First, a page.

Everyone’s journey in life takes a few twists and turns, especially those who choose to pursue art. Take Cathy Sheeter, who grew up in a family that encouraged her creativity from a very young age. In fact, one of her earliest memories consists of her holding crayons. Cathy’s mom even made a point to draw coloring books for her to play with.
As she grew up, Cathy was fascinated with nature and animals. Although she felt pulled toward art, she decided to earn a degree in animal sciences. She figured she could work in genetics but was left feeling disappointed when she realized most of her days would be spent in a lab as opposed to out in the field. All the while as she tried to navigate her career, creating art remained a passion.
“Throughout my time in college I would continue to do my art recreationally, making money doing pet portraits for classmates and entering my work into county fairs,” she says. “In college, I focused on pencil drawing, but after college, I went back to scratchboard.”
Her interest in this medium was revived after seeing a scratchboard exhibition in a museum setting –– and it was then she knew art was her true calling. Cathy was also happy to find that her passions –– art and animals –– were more aligned than she’d originally realized.
Scratchboard, which is created out of thousands of lines and scratch marks, is a wonderful medium to capture the intricacies of any subject, but particularly the animals Cathy admires, including bears, horses and birds. Today, her works are so eye-catching that most people who pass it will pause before taking a step closer to see how such a rendering is even possible.
All scratchboards consist of three layers. Cathy uses a brand that has masonite at the bottom, white kaolin clay in the middle and a final layer of dark ink. When she begins a piece, she turns to sharp tools to scratch in shapes and textures, including sandpaper, tattoo needles, Exacto knives, steel wool and fiberglass brushes. When these remove the dark ink, the white layer underneath becomes exposed, allowing her to capture sharp details in her subject matter.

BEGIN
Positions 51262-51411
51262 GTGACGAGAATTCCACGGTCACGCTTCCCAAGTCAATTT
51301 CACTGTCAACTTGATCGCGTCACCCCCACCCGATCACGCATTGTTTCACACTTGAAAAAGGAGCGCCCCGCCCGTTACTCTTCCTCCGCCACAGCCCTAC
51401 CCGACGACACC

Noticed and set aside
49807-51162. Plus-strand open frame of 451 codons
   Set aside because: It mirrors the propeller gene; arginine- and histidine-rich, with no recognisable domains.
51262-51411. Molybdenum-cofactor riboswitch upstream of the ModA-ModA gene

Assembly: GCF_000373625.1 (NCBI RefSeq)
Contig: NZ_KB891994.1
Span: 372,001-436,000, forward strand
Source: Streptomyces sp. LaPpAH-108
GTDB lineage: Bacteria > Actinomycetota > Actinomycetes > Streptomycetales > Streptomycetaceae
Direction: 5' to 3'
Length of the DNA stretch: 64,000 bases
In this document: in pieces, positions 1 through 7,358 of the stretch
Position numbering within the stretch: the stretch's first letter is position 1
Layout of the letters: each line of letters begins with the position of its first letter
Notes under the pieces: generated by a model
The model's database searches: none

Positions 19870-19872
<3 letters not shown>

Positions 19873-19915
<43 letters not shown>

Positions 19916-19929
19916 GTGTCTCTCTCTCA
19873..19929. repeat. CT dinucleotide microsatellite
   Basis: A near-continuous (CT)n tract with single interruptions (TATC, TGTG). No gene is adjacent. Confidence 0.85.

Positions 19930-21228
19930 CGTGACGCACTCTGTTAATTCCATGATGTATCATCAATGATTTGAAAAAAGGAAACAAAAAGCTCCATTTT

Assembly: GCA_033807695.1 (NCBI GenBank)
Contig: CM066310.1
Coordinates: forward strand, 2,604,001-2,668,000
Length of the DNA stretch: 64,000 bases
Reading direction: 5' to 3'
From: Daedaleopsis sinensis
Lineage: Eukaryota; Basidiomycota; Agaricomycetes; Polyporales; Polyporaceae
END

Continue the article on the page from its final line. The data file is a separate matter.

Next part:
“Because the white is clay, it’s also absorbent,” Cathy says. “I can then come back over the top of my scratches with colored inks and tint the scratches with those colored inks. This enables me to do either black and white or colored works.”
While the medium of scratchboard gives Cathy creative freedom, it’s her love of nature that truly unleashes her creative energy. Living in Colorado means she can spend ample time exploring, whether it’s birding in her favorite spots in Rocky Mountain National Park or scouting and taking pictures of new and undiscovered places.
“I’m out in nature as much as I can be gathering reference for my artwork,” she says. “Nature is everywhere, from a dandelion growing up through a crack in the sidewalk to being out in nature where it feels like no one is around for thousands of miles.”
Cathy’s discoveries are our delights, and her studio at the Celebration of Fine Art is often filled with visitors who share her wonder of nature and sincere love of animals. Now in her second year at the show, Cathy’s following only continues to grow.
“I’m one of the relative newbies to this family,” Cathy says. “I appreciate the genuine interest of the people who talk with me and get to know my medium and understand my inspiration.”
See more of Cathy’s story here: